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WiflyfisherAugust 2nd, 2007, 9:13 pm

Posts: 604
While on the river tonight with lots of caddis I saw a few mayfly spinners that I don't believe I have seen before. It is a dark reddish-brown, and 9/16" long body with 2 tails. It looks a lot like Isonychia bicolor that I have caught before but this is definitely smaller in size. although my guess is it is Isonychia bicolor. See photo for a digital shot I took tonight.
John S.
TaxonAugust 2nd, 2007, 9:44 pm
Site Editor
Plano, TX

Posts: 1299

I believe it to be an Isonychia bicolor male imago, probably the one previously classified as I. harperi, which has brown forelegs with whitish tarsi. It is listed in The Biology Of Mayflies as having a body length of 12 mm., which is slight less than 9/16".
Roger Rohrbeck
WiflyfisherAugust 3rd, 2007, 6:16 am

Posts: 604
Roger, thanks for the reply. I am still surprised because of the size. I realize flies may vary in size. But in the past on this Midwest river the Isonychia bicolor spinners I have collected were a good, solid 1" long and I have never seen them in August. Although I know sparse, sporatic hatches can occur later on for most aquatic insects.
John S.
KonchuAugust 3rd, 2007, 7:33 am
Site Editor

Posts: 496
Isonychia probably is correct, but it could a species other than bicolor. However, bicolor has a lot of variation in its appearance.
WiflyfisherAugust 3rd, 2007, 11:23 am

Posts: 604
By the way, what ever happened to Isonychia sadleri? I always thought I. bicolor had the white stripe down the middle of the back of the nymph and I. sadleri did not.
John S.
TroutnutAugust 3rd, 2007, 11:43 am
Bellevue, WA

Posts: 2549
I. bicolor has a wide spectrum of stripey-ness (to use the technical term) in the nymph. I even found one that kept the stripe as a dun in Penn's Creek.

This one is surely Isonychia, and probably it's just a small bicolor. (I would say "definitely," but Konchu's "probably correct" phrasing leads me to think there's some very obscure and improbable family he can't quite rule out. Or maybe he's just displaying a scientist's habitual caution.)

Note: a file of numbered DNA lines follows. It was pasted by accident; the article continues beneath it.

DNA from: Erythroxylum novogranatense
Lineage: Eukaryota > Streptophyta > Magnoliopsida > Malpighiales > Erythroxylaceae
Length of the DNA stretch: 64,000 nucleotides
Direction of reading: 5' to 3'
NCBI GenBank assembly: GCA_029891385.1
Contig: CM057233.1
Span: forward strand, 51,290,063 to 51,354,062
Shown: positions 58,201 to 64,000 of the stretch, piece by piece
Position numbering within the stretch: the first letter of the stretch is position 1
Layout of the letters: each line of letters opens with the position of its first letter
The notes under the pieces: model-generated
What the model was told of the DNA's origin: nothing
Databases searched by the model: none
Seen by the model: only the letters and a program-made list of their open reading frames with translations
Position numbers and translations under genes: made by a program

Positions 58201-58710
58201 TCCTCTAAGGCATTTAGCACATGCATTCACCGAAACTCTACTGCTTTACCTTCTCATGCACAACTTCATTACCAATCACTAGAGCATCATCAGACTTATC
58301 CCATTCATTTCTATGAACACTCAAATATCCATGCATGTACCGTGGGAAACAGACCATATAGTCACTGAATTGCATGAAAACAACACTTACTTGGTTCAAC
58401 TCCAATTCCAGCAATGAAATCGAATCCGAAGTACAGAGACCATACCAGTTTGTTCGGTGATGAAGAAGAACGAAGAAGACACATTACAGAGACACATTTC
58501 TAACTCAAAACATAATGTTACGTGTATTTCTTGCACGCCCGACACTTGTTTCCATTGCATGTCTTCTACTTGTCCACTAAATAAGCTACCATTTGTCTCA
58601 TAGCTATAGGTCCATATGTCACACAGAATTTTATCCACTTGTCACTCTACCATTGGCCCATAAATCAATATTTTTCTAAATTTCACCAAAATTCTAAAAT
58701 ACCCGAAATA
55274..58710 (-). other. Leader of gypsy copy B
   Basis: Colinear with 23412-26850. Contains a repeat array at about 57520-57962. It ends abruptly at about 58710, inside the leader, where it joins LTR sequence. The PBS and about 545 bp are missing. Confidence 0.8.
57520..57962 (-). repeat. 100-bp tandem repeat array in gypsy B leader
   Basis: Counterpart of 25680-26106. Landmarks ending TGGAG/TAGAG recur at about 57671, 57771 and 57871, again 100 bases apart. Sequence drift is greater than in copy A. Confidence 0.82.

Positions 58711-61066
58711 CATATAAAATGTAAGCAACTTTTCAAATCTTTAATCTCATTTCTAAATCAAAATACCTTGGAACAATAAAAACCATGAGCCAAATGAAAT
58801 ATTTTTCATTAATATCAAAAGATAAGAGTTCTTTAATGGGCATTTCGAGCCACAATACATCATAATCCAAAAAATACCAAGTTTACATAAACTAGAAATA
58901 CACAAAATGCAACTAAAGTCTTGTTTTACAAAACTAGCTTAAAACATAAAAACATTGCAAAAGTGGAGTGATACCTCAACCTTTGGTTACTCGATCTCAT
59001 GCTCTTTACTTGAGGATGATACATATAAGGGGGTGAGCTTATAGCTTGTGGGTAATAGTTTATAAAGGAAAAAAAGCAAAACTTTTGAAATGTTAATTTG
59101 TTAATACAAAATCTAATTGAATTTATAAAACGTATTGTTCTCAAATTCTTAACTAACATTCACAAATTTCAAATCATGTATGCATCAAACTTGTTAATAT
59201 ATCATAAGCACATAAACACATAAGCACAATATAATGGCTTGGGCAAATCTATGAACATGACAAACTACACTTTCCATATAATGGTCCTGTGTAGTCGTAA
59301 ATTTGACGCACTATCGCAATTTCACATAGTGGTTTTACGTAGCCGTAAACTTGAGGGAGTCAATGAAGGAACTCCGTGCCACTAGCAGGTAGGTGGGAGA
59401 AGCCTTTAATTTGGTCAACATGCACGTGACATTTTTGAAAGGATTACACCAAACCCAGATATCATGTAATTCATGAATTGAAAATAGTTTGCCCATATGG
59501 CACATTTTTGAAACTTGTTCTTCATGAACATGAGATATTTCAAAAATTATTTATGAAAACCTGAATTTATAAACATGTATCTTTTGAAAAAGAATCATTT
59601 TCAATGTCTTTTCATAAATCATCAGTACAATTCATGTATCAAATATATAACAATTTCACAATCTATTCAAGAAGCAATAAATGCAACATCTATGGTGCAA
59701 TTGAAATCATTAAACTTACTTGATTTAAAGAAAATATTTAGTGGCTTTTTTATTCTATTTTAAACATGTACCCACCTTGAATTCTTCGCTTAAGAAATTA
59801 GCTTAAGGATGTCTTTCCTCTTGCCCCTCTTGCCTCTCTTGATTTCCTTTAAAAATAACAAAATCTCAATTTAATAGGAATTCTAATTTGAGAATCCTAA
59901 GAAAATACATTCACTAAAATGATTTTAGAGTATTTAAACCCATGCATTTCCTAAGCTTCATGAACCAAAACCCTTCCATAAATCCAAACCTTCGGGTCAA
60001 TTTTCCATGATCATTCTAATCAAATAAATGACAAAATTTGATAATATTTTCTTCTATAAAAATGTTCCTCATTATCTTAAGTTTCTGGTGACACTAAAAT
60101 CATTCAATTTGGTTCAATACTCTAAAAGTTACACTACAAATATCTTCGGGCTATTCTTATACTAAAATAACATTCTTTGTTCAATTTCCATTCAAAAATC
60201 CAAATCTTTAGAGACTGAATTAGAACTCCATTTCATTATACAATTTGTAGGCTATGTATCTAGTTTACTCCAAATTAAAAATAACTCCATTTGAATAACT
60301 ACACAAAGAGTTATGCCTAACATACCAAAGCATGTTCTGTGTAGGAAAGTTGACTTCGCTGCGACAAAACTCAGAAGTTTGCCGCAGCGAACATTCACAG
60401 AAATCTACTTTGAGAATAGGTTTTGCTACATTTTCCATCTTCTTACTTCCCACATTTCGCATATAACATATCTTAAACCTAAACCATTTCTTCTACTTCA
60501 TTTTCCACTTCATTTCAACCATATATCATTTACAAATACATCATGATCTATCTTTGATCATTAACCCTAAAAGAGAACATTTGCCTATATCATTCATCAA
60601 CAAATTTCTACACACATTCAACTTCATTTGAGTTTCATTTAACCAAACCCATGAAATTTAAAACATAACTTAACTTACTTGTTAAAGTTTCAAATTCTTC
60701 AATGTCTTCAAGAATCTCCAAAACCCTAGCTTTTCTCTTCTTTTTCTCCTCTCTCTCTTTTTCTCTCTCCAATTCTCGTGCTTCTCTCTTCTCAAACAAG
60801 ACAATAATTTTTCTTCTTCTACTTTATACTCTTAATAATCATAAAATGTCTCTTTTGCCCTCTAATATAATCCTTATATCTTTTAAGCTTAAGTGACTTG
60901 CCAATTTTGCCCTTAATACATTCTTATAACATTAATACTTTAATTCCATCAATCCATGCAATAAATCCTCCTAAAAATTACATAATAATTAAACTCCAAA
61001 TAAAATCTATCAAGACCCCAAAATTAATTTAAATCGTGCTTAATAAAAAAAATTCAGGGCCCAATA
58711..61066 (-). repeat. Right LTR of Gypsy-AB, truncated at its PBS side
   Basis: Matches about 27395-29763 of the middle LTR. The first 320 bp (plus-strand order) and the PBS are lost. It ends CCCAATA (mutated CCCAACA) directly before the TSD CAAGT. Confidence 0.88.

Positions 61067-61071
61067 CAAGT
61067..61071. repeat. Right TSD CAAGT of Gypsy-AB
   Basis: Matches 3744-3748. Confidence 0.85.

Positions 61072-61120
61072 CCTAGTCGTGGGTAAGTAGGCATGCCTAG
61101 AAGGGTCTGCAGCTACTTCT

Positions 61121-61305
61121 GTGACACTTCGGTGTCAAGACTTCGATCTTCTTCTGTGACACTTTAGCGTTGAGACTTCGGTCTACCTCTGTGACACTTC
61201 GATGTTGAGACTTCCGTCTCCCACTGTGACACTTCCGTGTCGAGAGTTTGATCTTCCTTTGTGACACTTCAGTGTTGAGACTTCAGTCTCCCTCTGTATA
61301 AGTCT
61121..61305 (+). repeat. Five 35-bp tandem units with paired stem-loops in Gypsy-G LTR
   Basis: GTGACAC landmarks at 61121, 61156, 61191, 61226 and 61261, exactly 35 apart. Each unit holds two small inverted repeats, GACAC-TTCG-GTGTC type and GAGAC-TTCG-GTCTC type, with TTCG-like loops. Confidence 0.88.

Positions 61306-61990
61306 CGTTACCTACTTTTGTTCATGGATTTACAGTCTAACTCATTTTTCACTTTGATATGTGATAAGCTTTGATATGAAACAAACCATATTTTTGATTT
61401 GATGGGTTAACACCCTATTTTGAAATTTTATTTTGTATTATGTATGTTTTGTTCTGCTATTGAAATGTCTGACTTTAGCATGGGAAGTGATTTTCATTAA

I've caught I. bicolor duns in a variety of sizes. This might be the first one I've seen that's actually as small as all the imitations sold in fly shops.
Jason Neuswanger, Ph.D.
Troutnut and salmonid ecologist
WiflyfisherAugust 3rd, 2007, 1:20 pm

Posts: 604
Jason, you can guess which river I caught it on, probably the same river you photographed yours on too. Just amazes me that it's such a smaller size. Maybe I discovered a NEW sub-species!! We could call it: Isonychia bicolor runta, or Isonychia bicolor namie. :)
John S.
TaxonAugust 3rd, 2007, 2:11 pm
Site Editor
Plano, TX

Posts: 1299
By the way, what ever happened to Isonychia sadleri?


It became one of the many synonyms of Isonychia bicolor. See below, which is cut and pasted (and in my opinion, properly italicized) from Mayfly Central's N. American Master Species List:

Isonychia bicolor (Walker), 1853 [CAN:NE;USA:NE,SE]
    Chirotonetes albomanicatus Needham, 1905 (syn.)
    Isonychia albomanicata (Needham), 1905 (syn.)
    Isonychia christina Traver, 1934 (syn.)
    Isonychia circe Traver, 1934 (syn.)
    Isonychia fattigi Traver, 1934 (syn.)
    Isonychia harperi Traver, 1934 (syn.)
    Isonychia matilda Traver, 1934 (syn.)
    Isonychia pacoleta Traver, 1932 (syn.)
    Isonychia sadleri Traver, 1934 (syn.)
    Palingenia bicolor Walker, 1853 (orig.)